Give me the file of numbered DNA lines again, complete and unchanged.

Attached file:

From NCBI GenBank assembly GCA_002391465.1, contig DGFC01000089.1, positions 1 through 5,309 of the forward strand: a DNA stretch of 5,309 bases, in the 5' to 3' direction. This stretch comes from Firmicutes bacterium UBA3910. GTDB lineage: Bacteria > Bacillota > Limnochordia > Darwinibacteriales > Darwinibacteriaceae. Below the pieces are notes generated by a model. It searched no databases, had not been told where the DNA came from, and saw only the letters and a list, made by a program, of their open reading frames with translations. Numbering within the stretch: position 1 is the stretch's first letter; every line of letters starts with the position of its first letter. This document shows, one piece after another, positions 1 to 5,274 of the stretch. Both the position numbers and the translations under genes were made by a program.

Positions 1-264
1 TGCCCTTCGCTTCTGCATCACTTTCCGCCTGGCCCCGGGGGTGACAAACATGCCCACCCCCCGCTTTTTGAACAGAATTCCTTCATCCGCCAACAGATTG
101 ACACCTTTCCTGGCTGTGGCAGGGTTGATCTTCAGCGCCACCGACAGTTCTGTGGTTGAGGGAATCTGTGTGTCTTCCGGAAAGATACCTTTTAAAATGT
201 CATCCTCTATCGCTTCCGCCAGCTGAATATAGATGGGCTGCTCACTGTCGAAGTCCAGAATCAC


From NCBI GenBank assembly GCA_002391465.1, contig DGFC01000089.1, positions 1 through 5,309 of the forward strand: a DNA stretch of 5,309 bases, in the 5' to 3' direction. This stretch comes from Firmicutes bacterium UBA3910. GTDB lineage: Bacteria > Bacillota > Limnochordia > Darwinibacteriales > Darwinibacteriaceae. Below the pieces are notes generated by a model. It searched no databases, had not been told where the DNA came from, and saw only the letters and a list, made by a program, of their open reading frames with translations. Numbering within the stretch: position 1 is the stretch's first letter; every line of letters starts with the position of its first letter. This document shows, one piece after another, positions 1 to 5,274 of the stretch. Both the position numbers and the translations under genes were made by a program.

Positions 1-264
1 TGCCCTTCGCTTCTGCATCACTTTCCGCCTGGCCCCGGGGGTGACAAACATGCCCACCCCCCGCTTTTTGAACAGAATTCCTTCATCCGCCAACAGATTG
101 ACACCTTTCCTGGCTGTGGCAGGGTTGATCTTCAGCGCCACCGACAGTTCTGTGGTTGAGGGAATCTGTGTGTCTTCCGGAAAGATACCTTTTAAAATGT
201 CATCCTCTATCGCTTCCGCCAGCTGAATATAGATGGGCTGCTCACTGTCGAAGTCCAGAATCAC